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Johns Hopkins Medicine
Office of Corporate Communications
MEDIA CONTACT: David March
October 8, 2004
In a three-year analysis of more than 10,500 genes, one-third of the human genome, researchers at Johns Hopkins have found a starting point to establishing the genetic basis for sinus disease and the growth of nasal polyps, illnesses not well understood despite their prevalence.
The findings, set for publication in the Journal of Allergy and Clinical Immunology online Oct. 8, could lead to development of targeted gene therapies or other treatments to control these conditions.
Hopkins otolaryngologist and assistant professor Jean Kim, M.D., Ph.D., looks at slide of sinus tissue in her lab.
"There is no cure for chronic sinusitis and nasal polyps. The symptoms associated with this condition, such as facial pain and postnasal drip, are much more incapacitating to the patient than a common cold," added Kim. "One of the most common treatments is surgery to remove swollen tissue and nasal polyps, but soon after we cut them out, the polyps usually keep growing back and symptoms return. This also happens after treatment stops with other medications, such as oral or nasal steroids." The National Health Interview Survey by the Centers for Disease Control estimated that approximately 15 percent of the American adult population suffers from sinusitis, the most common respiratory complaint in the United States. Nearly 20 percent of patients with chronic sinusitis develop nasal polyps. These conditions can have serious health consequences: swelling of the tissues within the sinus cavity which, in turn, results in the loss of sense of smell, slowing down of air circulation and drainage, causing mucous to build up, thus creating a breeding ground for infections.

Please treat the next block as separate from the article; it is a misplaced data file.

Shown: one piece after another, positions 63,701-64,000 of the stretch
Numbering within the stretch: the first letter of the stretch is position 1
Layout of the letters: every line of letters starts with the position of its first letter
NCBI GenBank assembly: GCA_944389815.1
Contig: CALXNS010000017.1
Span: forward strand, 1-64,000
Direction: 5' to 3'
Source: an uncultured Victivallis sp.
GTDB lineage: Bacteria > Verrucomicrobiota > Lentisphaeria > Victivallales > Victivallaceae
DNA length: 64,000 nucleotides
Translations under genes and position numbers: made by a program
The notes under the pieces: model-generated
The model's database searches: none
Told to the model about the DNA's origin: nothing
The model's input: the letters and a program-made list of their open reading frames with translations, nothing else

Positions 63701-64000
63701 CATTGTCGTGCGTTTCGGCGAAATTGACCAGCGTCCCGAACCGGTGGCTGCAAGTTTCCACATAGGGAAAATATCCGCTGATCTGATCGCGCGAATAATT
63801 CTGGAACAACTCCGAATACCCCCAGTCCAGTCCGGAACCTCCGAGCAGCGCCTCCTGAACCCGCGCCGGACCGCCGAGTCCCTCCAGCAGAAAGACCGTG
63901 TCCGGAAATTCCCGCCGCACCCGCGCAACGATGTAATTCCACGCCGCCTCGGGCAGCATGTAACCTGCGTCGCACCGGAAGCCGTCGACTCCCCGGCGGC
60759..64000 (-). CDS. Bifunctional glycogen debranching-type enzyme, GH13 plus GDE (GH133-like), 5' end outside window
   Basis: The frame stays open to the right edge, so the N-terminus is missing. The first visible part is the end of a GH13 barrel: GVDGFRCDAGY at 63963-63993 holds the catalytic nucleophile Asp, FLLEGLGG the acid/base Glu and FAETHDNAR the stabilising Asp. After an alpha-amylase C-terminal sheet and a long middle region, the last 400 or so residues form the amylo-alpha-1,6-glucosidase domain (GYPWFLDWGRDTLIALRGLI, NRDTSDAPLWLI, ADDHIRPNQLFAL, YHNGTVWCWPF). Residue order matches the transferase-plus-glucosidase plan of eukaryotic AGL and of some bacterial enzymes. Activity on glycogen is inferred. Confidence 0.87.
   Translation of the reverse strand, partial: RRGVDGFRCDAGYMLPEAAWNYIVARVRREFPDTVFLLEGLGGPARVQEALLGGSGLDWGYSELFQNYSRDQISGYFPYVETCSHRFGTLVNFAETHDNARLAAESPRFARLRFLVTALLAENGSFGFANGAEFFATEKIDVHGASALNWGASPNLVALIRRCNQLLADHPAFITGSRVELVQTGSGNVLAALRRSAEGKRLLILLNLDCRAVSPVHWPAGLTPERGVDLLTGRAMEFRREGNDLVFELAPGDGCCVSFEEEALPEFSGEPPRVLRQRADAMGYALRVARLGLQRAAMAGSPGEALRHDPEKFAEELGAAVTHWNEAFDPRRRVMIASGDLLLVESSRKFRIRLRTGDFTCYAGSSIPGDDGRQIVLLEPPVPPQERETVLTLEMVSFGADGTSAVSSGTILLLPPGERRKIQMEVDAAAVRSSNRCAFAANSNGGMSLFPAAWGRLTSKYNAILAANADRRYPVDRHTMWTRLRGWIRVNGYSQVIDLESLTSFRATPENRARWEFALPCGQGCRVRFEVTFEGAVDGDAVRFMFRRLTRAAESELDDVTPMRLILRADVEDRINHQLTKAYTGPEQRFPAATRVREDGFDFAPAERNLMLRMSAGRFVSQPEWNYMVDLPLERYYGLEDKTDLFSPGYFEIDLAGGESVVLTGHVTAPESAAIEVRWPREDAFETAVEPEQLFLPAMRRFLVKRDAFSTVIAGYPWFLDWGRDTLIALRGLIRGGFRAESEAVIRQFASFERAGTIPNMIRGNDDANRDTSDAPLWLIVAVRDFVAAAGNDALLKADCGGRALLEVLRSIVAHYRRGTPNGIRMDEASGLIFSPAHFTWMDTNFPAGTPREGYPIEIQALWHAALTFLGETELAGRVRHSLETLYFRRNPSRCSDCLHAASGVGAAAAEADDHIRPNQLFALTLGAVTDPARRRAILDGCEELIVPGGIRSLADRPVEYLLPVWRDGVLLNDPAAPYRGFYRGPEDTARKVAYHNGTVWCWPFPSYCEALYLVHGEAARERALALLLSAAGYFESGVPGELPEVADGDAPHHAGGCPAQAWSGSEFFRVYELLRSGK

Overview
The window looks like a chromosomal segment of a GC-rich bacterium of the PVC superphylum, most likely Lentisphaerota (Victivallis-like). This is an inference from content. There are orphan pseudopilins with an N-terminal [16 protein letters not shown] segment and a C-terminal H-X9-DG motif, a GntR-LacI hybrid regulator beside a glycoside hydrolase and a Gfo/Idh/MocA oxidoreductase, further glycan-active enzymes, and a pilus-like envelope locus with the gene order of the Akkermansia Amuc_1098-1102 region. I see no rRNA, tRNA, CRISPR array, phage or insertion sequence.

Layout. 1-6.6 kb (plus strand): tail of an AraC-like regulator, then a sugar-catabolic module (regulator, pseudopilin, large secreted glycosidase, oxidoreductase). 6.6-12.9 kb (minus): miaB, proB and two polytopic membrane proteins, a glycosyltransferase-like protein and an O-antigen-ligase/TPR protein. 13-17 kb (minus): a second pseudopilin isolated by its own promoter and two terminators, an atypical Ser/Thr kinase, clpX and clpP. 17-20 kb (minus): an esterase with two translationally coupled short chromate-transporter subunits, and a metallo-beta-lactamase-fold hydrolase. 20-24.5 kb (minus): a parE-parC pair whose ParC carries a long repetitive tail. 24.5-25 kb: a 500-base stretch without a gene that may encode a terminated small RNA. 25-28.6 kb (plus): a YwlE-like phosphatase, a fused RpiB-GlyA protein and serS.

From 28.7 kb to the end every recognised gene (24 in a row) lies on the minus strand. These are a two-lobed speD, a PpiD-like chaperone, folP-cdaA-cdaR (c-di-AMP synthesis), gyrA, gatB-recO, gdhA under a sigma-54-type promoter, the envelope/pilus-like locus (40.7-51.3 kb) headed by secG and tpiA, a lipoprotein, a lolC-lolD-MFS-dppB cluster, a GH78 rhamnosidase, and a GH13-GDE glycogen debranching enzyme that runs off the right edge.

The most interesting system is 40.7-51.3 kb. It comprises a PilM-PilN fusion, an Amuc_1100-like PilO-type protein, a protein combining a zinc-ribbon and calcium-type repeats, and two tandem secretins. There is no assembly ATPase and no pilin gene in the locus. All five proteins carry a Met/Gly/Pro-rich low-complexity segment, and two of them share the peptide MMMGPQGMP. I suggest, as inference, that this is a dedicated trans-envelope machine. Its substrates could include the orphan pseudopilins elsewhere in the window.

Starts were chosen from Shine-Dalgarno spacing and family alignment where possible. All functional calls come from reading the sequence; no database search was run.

Figuring out how these effects were related to the body's immune response was the objective of this study, one of the first studies to evaluate the genetic details of these two illnesses. As a first step, the researchers conducted a broad molecular analysis of both healthy and diseased sinus tissue from 14 patients. Using a "reverse genetics" methodology - in which no single gene is suspected in the hunt for causality - the researchers compared extracted RNA, a product of genes, from diseased tissue samples with RNA from normal tissue. The researchers then used a specially designed gene chip that allows for bulk testing of more than 10,000 genes, a robotic testing method called a microarray analysis, to determine if the increased actions or inactions of any particular genes stood out.
Of the genes studied, the researchers found that 192 were up-regulated, or present in increased amounts, while another 156 were down-regulated, or present in decreased amounts in the diseased tissue samples. In the diseased tissue, a gene was determined to be "up" if there was at least a twofold increase in its amount in samples tested, and a gene was "down" if it had at least a 50 percent decrease in amount.